Module 5.1.2Fast Probabilistic Consensus

To address the drawbacks of Cellular Consensus, we are simultaneously analyzing another voting process, for which we have already demonstrated mathematical models and proofs: the Fast Probabilistic Consensus.

A formal description of Fast Probabilistic Consensus can be found in this article. The basic principle is quite similar to Cellular Consensus, but rather than asynchronously casting votes between neighbors in parallel, the voting process is split into separate rounds. In each round every node selects a new random subset of other nodes, and queries their current opinions. A node’s opinion is then formed according to the majority of returned opinions. However, the notion of “majority” here fluctuates. Instead of using a fixed threshold of 50%, we use a decision threshold derived from a decentralized random number sequence. Selecting a global but unpredictable threshold allows us to defend against an attacker that wants to delay consensus.

This voting process has the crucial property of converging very quickly, even in scenarios where malicious nodes are voting according to the worst possible strategy. This has been formally proven in the paper, but the general principle can be explained as follows:

  • If an adversary knows the decision rules used by honest nodes, it can then predict their behaviour and adjust its strategy to stall the process indefinitely.
  • Consider a situation in which the threshold at which honest nodes change their opinion is fixed. Now a malicious actor controlling a sufficient number of nodes can adjust the proportion of its nodes that state they liked / disliked a particular transaction to keep the network in a split (undecided) state. By using global random numbers to keep changing this threshold, we eliminate this possibility by making the rules consistent but unpredictable for the adversary.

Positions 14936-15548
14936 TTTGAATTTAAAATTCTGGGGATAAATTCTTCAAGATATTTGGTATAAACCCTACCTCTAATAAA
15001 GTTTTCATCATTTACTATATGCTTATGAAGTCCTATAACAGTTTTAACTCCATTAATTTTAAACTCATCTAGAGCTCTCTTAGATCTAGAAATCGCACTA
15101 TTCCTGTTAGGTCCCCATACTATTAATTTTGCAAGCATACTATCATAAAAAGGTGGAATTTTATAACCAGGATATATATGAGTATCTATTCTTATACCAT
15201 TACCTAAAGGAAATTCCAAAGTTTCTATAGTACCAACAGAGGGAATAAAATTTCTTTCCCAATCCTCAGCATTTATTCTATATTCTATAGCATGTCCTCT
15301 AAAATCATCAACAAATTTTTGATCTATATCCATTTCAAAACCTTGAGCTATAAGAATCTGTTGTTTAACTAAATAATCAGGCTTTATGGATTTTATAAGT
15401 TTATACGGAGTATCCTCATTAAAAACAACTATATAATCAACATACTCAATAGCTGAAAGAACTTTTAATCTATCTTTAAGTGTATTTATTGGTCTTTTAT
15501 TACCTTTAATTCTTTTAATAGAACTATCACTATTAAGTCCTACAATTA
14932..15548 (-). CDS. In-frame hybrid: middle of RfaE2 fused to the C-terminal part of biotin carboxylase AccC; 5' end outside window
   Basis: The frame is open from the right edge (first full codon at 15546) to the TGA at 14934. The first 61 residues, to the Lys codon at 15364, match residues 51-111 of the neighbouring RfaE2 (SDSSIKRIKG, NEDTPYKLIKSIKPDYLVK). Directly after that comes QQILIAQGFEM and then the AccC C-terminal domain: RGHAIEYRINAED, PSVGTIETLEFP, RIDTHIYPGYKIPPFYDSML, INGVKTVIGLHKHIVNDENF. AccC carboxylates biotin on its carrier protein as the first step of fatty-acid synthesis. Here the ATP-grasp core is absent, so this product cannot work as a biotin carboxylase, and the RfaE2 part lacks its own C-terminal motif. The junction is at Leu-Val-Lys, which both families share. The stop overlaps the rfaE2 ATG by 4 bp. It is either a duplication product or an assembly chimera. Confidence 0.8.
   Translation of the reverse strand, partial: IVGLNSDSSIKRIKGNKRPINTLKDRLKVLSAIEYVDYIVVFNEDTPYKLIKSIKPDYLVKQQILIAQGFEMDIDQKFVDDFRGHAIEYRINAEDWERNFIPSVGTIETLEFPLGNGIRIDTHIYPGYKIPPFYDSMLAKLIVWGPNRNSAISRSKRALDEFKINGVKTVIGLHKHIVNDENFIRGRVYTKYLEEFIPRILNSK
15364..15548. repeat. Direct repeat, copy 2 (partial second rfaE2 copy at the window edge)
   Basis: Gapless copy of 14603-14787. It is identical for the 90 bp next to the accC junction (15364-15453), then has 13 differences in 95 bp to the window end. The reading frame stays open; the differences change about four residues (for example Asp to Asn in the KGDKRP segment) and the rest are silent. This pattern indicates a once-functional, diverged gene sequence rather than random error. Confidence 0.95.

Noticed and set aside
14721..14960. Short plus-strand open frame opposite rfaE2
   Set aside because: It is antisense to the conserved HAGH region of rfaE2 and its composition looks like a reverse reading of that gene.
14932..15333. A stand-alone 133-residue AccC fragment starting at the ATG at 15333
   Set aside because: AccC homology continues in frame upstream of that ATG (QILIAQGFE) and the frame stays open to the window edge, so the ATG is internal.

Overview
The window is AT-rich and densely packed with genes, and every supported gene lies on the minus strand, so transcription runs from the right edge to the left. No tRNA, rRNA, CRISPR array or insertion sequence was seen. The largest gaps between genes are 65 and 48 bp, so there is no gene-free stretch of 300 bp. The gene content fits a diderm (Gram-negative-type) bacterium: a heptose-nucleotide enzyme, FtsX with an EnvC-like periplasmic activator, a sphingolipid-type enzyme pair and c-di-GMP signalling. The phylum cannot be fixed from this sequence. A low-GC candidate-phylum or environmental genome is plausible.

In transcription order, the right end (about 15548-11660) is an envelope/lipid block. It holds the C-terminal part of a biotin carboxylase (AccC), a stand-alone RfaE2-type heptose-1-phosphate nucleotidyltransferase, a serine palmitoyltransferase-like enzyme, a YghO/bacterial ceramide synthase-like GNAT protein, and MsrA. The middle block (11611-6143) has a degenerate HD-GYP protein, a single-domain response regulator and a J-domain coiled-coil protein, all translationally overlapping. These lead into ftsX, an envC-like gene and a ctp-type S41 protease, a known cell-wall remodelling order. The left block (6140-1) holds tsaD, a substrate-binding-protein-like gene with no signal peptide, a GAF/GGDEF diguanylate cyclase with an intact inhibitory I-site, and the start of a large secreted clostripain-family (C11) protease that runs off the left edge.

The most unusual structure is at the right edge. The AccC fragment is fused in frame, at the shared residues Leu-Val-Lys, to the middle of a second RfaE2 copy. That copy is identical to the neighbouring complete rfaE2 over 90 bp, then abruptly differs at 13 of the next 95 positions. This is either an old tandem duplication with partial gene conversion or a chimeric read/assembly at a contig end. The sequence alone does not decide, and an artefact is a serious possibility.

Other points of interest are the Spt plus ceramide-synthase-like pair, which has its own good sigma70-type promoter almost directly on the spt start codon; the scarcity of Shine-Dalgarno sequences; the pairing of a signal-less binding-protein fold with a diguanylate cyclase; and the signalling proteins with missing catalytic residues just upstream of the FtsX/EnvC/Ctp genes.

• It will therefore be practically impossible to keep the network in a split state for an extended time. It is important to note that these random numbers only have a relevant influence when the network is in an initial split state, and do not impact a network that is close to consensus.

After a certain number of voting rounds in which a node does not change its opinion, the opinion can be considered finalized and does not require any further voting. This number can be chosen in such a way that the probability that the entire network has achieved consensus is arbitrarily high.

Therefore Fast Probabilistic Consensus gives us an approach that is guaranteed to achieve consensus after a small number of rounds and with a small set of sampled nodes, thereby fulfilling the required conditions for any voting process using Shimmer.

Parasite-chain attacksA double spend attack on the Tangle. Here an attacker attempts to undo a transaction by building an alternative Tangle in which the funds were not spent. They then try to get the majority of the network to accept the alternative Tangle as the legitimate one.